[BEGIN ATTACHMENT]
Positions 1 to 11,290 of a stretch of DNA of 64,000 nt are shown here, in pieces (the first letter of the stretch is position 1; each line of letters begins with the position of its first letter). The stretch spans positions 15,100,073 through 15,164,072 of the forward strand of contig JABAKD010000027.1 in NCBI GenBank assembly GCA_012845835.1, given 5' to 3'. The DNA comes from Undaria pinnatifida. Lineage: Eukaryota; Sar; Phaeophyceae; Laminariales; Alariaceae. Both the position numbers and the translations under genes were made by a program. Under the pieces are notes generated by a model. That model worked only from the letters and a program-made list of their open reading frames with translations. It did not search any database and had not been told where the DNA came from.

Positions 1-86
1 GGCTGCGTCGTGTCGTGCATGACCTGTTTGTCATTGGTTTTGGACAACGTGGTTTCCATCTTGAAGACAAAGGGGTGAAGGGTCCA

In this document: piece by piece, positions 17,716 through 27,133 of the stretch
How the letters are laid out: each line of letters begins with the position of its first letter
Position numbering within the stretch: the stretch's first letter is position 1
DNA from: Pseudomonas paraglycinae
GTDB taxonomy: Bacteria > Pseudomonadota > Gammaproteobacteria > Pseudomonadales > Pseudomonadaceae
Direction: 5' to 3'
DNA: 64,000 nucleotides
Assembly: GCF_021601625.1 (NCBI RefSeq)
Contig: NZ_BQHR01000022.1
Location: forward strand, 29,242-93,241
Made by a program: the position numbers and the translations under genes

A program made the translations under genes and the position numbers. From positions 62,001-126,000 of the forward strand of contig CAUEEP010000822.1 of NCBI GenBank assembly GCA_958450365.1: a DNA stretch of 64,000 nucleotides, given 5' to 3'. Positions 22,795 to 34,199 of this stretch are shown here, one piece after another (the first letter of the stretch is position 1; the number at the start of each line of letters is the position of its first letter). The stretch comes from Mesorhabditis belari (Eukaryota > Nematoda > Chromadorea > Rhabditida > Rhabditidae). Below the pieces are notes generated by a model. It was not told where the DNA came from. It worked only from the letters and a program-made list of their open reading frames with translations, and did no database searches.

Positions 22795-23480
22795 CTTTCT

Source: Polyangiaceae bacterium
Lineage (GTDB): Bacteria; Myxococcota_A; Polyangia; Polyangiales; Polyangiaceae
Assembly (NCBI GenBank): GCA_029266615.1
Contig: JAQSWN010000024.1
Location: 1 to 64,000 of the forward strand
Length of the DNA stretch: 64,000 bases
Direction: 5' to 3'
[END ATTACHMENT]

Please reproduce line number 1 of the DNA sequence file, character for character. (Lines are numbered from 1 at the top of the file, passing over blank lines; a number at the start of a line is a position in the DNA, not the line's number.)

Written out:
Positions 1 to 11,290 of a stretch of DNA of 64,000 nt are shown here, in pieces (the first letter of the stretch is position 1; each line of letters begins with the position of its first letter). The stretch spans positions 15,100,073 through 15,164,072 of the forward strand of contig JABAKD010000027.1 in NCBI GenBank assembly GCA_012845835.1, given 5' to 3'. The DNA comes from Undaria pinnatifida. Lineage: Eukaryota; Sar; Phaeophyceae; Laminariales; Alariaceae. Both the position numbers and the translations under genes were made by a program. Under the pieces are notes generated by a model. That model worked only from the letters and a program-made list of their open reading frames with translations. It did not search any database and had not been told where the DNA came from.